The first thing is to notice the Red flashing border on the Reset button and Status message. The example shows: “Limit Switch Triggered”. And the scrolling message says “Press Reset… Emergency mode Active. Emergency Z Inhibit”.

You may need to manually spin the knobs on the 3 axis to move the carriages off of the limit switches.

Keep clicking reset, and resolving the issues, until the status is clear of any messages. The Border on the reset button should also be green.

5. You can skip this step if you know what you are doing and the carriage is in a convenient location.

Otherwise, to establish precise absolute positions for the starting points, Home the carriages Click in the “REF ALL HOME” button.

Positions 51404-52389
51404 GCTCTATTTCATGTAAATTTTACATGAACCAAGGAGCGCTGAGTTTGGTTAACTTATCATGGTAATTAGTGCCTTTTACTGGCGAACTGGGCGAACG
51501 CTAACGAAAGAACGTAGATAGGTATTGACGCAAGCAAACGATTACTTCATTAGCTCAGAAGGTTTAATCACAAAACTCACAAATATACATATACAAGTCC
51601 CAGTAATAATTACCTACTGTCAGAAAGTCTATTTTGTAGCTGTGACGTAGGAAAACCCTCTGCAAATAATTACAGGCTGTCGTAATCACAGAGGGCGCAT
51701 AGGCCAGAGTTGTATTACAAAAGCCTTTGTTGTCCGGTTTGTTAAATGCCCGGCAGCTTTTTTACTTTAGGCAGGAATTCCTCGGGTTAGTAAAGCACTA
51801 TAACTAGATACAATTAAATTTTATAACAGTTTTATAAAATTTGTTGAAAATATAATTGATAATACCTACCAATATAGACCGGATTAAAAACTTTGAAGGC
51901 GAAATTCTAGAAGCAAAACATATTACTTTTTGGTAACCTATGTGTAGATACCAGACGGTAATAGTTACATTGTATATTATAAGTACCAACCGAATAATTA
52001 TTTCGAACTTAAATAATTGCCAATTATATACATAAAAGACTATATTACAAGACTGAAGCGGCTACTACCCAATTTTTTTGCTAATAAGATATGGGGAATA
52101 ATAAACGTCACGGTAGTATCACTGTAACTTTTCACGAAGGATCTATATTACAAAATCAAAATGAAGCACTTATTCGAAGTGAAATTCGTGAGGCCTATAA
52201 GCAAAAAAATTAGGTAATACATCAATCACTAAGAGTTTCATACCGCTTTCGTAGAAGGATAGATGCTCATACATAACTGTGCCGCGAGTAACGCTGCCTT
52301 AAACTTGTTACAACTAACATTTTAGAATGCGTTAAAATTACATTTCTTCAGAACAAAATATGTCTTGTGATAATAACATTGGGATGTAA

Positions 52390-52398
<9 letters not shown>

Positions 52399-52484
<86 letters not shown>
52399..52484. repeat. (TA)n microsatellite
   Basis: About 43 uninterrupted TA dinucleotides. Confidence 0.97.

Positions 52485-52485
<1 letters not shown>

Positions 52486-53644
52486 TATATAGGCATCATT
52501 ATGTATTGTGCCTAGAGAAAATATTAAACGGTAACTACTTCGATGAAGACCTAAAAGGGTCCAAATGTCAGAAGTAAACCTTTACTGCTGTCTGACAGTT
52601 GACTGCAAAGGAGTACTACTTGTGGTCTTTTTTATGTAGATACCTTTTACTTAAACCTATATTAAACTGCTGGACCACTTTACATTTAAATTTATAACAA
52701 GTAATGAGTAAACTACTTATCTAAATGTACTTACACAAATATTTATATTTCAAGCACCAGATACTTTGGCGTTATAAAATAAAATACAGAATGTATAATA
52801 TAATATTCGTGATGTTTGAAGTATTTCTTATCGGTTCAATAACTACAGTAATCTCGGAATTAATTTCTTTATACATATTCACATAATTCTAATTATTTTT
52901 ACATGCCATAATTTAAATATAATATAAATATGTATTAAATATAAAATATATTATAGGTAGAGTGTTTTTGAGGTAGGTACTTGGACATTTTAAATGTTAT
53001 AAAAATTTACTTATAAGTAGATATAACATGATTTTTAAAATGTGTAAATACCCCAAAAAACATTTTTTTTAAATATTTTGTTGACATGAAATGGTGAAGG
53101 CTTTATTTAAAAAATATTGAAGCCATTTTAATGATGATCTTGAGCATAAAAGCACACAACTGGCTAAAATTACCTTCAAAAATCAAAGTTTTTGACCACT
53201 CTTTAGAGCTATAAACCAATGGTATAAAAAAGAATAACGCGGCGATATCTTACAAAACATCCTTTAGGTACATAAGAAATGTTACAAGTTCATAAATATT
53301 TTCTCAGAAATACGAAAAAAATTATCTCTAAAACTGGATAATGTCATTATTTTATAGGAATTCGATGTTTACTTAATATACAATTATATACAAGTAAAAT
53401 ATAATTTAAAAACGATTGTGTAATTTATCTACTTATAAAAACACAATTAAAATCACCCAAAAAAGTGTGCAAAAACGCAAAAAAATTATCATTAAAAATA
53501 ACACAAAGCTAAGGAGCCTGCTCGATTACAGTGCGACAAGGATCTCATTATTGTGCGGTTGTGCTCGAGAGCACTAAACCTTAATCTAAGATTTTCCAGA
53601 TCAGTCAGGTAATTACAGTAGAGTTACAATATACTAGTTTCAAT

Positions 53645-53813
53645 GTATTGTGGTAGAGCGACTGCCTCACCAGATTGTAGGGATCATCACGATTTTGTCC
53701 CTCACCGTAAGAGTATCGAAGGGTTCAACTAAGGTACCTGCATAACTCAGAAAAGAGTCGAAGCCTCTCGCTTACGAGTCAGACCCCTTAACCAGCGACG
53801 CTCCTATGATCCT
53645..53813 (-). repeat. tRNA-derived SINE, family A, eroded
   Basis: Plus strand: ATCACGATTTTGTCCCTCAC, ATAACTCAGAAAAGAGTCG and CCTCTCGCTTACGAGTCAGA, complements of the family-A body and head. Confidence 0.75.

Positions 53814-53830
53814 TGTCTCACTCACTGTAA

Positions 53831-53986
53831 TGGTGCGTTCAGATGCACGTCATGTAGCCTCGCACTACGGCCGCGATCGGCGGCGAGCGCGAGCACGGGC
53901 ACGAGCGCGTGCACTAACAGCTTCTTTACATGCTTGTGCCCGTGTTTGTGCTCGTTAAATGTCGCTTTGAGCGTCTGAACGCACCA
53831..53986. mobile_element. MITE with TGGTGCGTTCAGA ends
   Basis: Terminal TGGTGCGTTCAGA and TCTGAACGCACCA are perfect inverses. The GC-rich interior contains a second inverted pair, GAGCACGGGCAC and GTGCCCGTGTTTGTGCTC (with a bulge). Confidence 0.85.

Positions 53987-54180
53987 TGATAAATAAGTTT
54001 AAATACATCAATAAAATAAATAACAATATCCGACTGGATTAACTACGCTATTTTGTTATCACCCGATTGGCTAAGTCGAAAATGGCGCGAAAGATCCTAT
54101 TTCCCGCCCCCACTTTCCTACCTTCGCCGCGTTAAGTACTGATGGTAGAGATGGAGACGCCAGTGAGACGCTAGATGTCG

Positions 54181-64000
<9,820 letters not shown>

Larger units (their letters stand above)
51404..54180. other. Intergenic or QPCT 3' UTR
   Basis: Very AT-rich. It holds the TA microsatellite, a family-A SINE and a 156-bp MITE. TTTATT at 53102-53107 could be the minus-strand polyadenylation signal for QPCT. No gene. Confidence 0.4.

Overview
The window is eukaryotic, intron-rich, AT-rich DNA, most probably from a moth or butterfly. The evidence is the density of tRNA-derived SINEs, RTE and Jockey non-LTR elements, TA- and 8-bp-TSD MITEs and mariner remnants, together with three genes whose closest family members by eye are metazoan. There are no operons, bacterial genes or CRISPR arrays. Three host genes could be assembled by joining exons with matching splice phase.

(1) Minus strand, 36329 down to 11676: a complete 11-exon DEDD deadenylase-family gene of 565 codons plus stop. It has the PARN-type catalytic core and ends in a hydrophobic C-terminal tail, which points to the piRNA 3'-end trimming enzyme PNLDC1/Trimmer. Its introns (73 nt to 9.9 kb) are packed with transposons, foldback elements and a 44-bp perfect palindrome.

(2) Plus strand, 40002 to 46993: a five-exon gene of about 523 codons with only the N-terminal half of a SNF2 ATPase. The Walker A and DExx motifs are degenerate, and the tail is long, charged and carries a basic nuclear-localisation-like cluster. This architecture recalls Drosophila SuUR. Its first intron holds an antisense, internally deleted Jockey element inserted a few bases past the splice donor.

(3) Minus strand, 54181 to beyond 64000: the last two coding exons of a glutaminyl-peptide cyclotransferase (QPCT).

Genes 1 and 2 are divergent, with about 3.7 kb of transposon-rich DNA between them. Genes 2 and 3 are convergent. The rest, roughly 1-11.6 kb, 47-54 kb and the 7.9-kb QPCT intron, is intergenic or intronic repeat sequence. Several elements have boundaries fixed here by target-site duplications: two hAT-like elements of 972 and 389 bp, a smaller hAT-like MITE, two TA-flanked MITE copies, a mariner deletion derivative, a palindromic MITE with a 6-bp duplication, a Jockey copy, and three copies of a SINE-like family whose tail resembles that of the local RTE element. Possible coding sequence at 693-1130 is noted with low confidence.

The 3 carriages will seek their home positions and the 3 buttons will go green and the position will show +0.0000.

Step 3 - Getting ready to mill your piece

7. Mount your piece on the milling table.

You need to be careful of 8. Move carriage to a new home position

Note that the travel limit switches are now in a “Dead Man” mode. If you accidentally drive the carriage too far and it trips a switch, the CNC will go into error mode and you will need to manually resolve.

To assist you in preventing this problem, enable the “Soft Limits” button.


The behavior will now be that the controller will not allow you to go out of limits. You will hear a noticeable slowing down in the motion if you try to drive it too close to the edge.

Now, you can manually move the carriage to a new position, like the a new home position on the corner of your work piece.

The Secret Key => TAB. This will turn on/off the manual controls: